Cycle touring with “Trail to GO”

Cycle touring is a great way to enjoy what the Great Lakes Waterfront Trail has to offer. Our interactive Trail map shows you bike-friendly places to eat and stay, so you can explore more. And you don’t need to cycle all the Trail if you don’t want to; simply travel on the train out of peak times to the areas you want to visit most! You’ll find a list of suggested itineraries here.

Walking the Waterfront Trail with Trail to GO

Want to walk the Waterfront Trail? No problem! All Trail to Go routes are pedestrian friendly and most are short too - the link between Union station and the Toronto Harbourfront is just 450metres, for example!

Benefits of cycling the Waterfront Trail

  • Established recreation trail stretching over 2000 kms
  • Superb lake views
  • Rides through parks and areas of natural beauty
  • Lots of interesting places and historic sites just off the Trail
  • Over 30% of Lake Ontario Trail sections off-road
  • Cycle as much or a little as you wish
  • Relaxing journeys home to rest tired legs!
  • Bike lockers at Rouge Hill station
  • Secure, indoor bicycle facility at Union Station
  • Local bike-friendly businesses en route (see interactive map for details)
  • Safe, short low-traffic cycle routes
  • Easy to cycle routes
  • Fully signposted (by Spring 2017)

Looking for bike trails in Toronto and Lake Ontario?

Click here for suggested cycle routes along the Great Lakes Waterfront Trail.

Who Is Behind “Trail To GO”?

“Trail to GO” is a partnership program between the Waterfront Regeneration Trust, Metrolinx/GO Transit, municipal and agency partners across the Greater Golden Horseshoe.

Where Are “Trail To GO” Routes?

The Great Lakes Waterfront Trail and the GO Lakeshore service (train/bus) run parallel to each other from Niagara to Durham. So, both commuters and recreational users can access the Waterfront Trail via train or bus, and vice versa. The “Trail to GO” routes are easy, safe, low-to no traffic routes between the Great Lakes Waterfront Trail and GO stations, often via parks and other established trails. So you spent less time in the car in traffic and more time in the fresh air. It’s better for your health, your wallet and the environment too.

“Trail to GO” Regional Cycling Trip Ideas

Ready to explore? Here are four fabulous fresh-air cycle routes to whet you appetite for cycling in the Great Lakes Region, all accessible from GO stations, of course!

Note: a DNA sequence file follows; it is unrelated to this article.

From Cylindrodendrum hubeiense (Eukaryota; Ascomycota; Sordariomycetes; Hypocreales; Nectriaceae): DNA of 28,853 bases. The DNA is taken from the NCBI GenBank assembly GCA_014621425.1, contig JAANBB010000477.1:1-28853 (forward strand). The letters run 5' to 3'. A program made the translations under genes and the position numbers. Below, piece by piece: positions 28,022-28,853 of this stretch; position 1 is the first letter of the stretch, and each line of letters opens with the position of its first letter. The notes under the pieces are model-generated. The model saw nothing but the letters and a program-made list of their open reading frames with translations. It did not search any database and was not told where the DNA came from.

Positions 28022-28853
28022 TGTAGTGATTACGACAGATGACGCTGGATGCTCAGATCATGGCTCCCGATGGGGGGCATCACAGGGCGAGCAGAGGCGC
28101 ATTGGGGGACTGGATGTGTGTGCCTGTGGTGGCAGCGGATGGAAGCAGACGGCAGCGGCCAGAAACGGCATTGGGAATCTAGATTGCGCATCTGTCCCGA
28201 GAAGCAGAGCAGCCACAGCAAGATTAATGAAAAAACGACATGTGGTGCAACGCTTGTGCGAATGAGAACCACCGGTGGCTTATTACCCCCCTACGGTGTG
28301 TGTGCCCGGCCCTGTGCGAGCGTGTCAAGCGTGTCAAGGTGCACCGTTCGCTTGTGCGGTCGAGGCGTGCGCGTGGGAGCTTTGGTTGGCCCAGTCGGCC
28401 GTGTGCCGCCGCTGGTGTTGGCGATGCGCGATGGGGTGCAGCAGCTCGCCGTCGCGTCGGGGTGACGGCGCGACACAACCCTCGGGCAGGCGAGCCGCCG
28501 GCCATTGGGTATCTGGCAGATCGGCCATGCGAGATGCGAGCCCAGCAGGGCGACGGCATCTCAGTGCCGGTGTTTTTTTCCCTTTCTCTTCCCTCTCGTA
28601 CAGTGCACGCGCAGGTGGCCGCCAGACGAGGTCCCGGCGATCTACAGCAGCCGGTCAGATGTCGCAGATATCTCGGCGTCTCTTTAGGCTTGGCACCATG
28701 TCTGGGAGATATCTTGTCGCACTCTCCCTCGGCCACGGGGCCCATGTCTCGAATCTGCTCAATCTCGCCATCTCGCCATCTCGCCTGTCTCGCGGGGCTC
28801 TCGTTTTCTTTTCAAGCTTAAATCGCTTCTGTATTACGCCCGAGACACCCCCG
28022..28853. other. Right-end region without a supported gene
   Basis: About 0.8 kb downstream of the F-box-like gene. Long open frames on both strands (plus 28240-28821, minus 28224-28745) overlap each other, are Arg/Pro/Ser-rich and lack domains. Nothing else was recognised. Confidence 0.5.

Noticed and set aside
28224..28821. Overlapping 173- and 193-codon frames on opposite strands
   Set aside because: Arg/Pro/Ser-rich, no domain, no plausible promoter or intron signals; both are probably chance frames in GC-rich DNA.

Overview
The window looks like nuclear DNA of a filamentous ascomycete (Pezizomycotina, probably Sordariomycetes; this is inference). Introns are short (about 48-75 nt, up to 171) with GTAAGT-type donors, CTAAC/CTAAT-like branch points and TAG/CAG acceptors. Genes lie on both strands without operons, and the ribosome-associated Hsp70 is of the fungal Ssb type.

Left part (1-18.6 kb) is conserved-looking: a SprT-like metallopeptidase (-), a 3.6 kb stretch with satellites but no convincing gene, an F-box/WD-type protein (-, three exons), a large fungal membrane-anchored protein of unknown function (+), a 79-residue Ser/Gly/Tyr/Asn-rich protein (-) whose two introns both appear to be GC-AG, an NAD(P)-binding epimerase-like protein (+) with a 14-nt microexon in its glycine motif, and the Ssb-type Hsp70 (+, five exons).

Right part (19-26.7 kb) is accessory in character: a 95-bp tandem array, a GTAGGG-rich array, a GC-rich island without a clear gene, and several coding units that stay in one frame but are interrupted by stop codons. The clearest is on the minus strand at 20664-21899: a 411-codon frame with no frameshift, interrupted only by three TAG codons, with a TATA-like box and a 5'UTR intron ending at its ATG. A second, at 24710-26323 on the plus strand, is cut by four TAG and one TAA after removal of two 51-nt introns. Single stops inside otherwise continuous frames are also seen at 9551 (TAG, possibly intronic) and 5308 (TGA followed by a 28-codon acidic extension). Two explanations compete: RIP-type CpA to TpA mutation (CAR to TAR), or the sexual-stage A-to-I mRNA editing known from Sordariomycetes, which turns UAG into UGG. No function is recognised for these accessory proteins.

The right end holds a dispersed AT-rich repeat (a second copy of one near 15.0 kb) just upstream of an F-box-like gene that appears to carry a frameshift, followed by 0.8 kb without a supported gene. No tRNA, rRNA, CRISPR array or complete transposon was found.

Appleby to Bronte (riding distance 21km):

A lovely bike trail along the western end of Lake Ontario. Highlights include the Centennial Trail, downtown Burlington, Palotta Lakefront Park, Burloak Regional Waterfront Park, Sheldon Creek Park, and Bronte Harbour.

Route: Start at Appleby GO Station, ride 7km southwest on the Centennial Trail to downtown Burlington, 10km east along the Great Lakes Waterfront Trail to Bronte Harbour, then 3.5km north via Bronte and Spears Roads to Bronte GO Station. Take the GO Train back to the start for a round trip (note rush hour restrictions for bikes on GO trains).

Click for more information on: 

Rouge Hill to Whitby (riding distance 23km)

The shortest route from station to shore on the Trail - just 15 metres at Rouge Hill! Highlights include Rouge National Urban Park, Petticoat Creek Conservation Area, Millennium Square, Veterans Point Gardens, Carruthers Marsh, Lynde Shores Conservation Area, and Port Whitby.

Route: Start at Rouge Hill GO Station, ride 22km along the Great Lakes Waterfront Trail to Port Whitby, then 700m north to Whitby GO Station. Take the GO train back to the start for a round trip (note rush hour restrictions for bikes on GO trains).

Click for more information on:

Toronto from West to East (riding distance 53km)

A fascinating way to explore Toronto via bike, including the city’s beaches and regenerated waterfront areas. Highlights include Colonial Samuel Smith Park, Mimico Waterfront Park, Humber Bay Arch Bridge, Sunnyside Park and Pool, Toronto Harbourfront, the Eastern Beaches, Guildwood Park, and Rouge National Urban Park.

Route: Start at Long Branch GO Station, ride 700m south on 41st Street to Lake Promenade, then 52km east along the Great Lakes Waterfront Trail to Rouge Hill GO Station. Take the GO train back to the start for a round trip (note rush hour restrictions for bikes on GO trains).

Click for more information on:

Burlington to Niagara Falls (riding distance 107km):

A classic weekend bike trail along the west shoreline of Lake Ontario. Highlights include Spencer Smith Park, Hamilton Beach, Confederation Park, Grimsby Beach, Niagara wineries, Jordan Harbour, Port Dalhousie, Welland Canal, Niagara-on-the-Lake historic district, Niagara Parks, and Niagara Falls.

Route: Start at Burlington GO Station, ride 2.5km south via Fairview and Brant Streets, then ride 104km east along the Great Lakes Waterfront Trail to Niagara Falls GO Station. Take the GO Bus (or seasonal Niagara GO Train) back to the start for a round trip.

Click for more information on:

*All regional cycling trip ideas can be also be done in the reverse direction (check the wind forecast for the day you are heading out!) 

Useful Links:

How to Trail to GO by bike.

 

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Use the Great Lakes Waterfront Trail for commuting or recreation.

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Take the Trail to GO route connection to the station.

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Use a Presto card for quick payment and discounts.

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Locate the GO train cars with bikes allowed symbols.

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Or park your bike at a sheltered bike corral.